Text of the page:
Negotiate it and Nail it Down

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Are we born with negotiation skills or do we acquire this like other practices?  At least when it comes to being a good (or great) negotiator, I have never met a negotiator who was born this trait. The best negotiators I’ve met who have been self-made, not manufactured by their parents, is my mother.  I  have always seen my mom negotiating with vendors with great skills and that taught me the basics of negotiation. When it comes to negotiations, always ask for more. If the employee asks for more money, ask them for more productivity. If a client asks for a lower price, sell them more products. It’s much easier to negotiate after the other person thinks, they have won. Let them win the first negotiation, and they will usually be happy enough to let you win two to three more. Interesting! Isn’t it?

A large number of people believe successful negotiation is all in the DNA, and that negotiation, like good looks, is something you’re born with. And they also believe that try as they might, their fate won’t change. I have a great disagreement with this myth because it holds us back from reaching our negotiation potential. Let me try to persuade you with some evidence from management science that suggests that negotiators are not born, but instead are grown this way.

1.  Knowing  exactly what you want is like winning half  of the battle :

It may seem like a cakewalk, but too often you will go into a negotiation without a solid and clear understanding of what exactly you want and why. Not only is it important to have a rock-solid picture of what you want, but you also need to know the boundaries within which you will or won’t settle and you will loose also. Remember that you might not win every negotiation . Are you willing to lose an investor to keep a greater share in your company? Are you willing to lose a chance at a promotion if it means you can get more vacation time or staying near your home town? If you know what you are willing to lose or give up, and at the same time  it’s important to know when to keep talking and when to walk away. Knowing exactly what your desired result is will help you make better choices along the way to arrive at the utmost favorable conclusion and it will save your time and energy too.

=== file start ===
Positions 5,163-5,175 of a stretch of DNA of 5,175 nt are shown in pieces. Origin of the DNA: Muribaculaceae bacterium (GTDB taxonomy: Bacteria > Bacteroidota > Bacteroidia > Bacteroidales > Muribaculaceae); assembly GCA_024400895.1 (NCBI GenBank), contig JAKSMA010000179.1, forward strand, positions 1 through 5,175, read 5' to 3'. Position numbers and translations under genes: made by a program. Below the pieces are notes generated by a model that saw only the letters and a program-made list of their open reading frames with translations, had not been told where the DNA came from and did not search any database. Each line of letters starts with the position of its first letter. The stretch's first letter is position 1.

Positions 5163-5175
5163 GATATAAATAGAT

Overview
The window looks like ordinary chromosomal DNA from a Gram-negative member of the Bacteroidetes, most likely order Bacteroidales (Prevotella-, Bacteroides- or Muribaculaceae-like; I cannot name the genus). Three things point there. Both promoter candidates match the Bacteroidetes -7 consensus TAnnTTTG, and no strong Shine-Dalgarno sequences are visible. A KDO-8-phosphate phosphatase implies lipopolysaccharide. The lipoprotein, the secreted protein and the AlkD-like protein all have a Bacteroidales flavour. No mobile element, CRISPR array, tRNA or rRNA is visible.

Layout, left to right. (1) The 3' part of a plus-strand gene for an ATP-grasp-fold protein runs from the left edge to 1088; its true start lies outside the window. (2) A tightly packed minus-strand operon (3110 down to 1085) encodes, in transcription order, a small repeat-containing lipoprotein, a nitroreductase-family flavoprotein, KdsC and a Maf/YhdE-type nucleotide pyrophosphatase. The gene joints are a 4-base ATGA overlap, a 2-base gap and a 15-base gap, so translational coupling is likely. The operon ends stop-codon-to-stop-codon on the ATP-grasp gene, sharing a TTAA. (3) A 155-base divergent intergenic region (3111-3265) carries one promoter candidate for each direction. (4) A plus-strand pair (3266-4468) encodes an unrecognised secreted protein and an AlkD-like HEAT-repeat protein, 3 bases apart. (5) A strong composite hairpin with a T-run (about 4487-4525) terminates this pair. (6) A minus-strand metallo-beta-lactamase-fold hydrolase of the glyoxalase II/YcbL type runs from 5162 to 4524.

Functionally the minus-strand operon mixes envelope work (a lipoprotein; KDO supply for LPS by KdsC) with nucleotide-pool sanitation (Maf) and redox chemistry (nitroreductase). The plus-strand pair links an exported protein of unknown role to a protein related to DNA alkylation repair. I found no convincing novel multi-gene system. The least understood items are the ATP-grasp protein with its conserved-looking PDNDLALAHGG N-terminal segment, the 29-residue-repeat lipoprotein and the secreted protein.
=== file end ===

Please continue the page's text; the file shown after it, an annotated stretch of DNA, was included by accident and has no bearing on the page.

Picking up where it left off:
1. Don’t Be Sharply Opposed to the others:

Don’t go for negotiation with sharply opposed or competitive mindset. Instead, approach it with the goal of achieving a mutually satisfying outcome for both sides.  Remember that you are not going for a war where your winning is the only priority. Conduct yourself as though you’re certain that a great result can be achieved if you and the person on the other side of the table work together as members of a team. If you have to convince your parents for your love marriage you need to prove to your parents that your would be partner is going to be as lovable, caring and equally beneficial for them too as he/she is going to be for you. Maintaining positivity and an affable demeanor throughout is an art.

 3. Understand  their situation:

Many a times we believe we know what others want, when in reality we do not. Great negotiators do their best to create win-win situations. Instead of focusing on the position of the other person or what it is that they are saying, really ask questions to learn about the real interests that they have. Be empathetic and a good listener. Don’t make the mistake of assuming you know what the other person wants until you take the time to consider their perspective, position, experience, and reputation. Being able to understand someone else’s situation will enhance your communication and potentially help steer toward the fairest, most equitable outcome. Even the toughest negotiators can be broken by shared humanity.

Maintain your cool:

Tough negotiators can deploy many tactics to push your buttons and put you off your game. It’s your job to make sure they don’t succeed. Becoming an effective negotiator in any situation begins with ego and mouth management by the negotiator. You should know your triggers well so that nothing said or done can derail your  objectivity. Whether their tactic is to make you doubt your value to the company, break your focus, or incite you to act and react emotionally, it’s important to maintain a calm, and cool demeanor. There is nothing wrong with asking to take a break and “walking a lap” to cool down if you feel the atmosphere getting heated. Remember, you cannot control their behavior or tactics, but you can control your own. A cool head will always get you a better outcome than an emotional reaction will.

Know when it’s time to walk away:

Sometimes its really hard to negotiate with some of the people in this world. They really test your patience and  just want to see how far they can push you before you walk away. Always enter circumstances knowing where your “hard line” is. Sometimes, walking away will put a lid on negotiations. In other instances, however, it will communicate that you are not someone easily taken advantage of and negotiations may not only resume but also go much more smoothly.

Peaceful but firm negotiation tactics do not come easily for everyone. Whether its your professional life or personal life don’t be afraid to practice these tips in front of a mirror or with a friendly partner to help you feel well-prepared. Practicing will bring confidence and positive attitude which will enhance your  skills.

Always study, prctice and don’t be afraid of asking for more.

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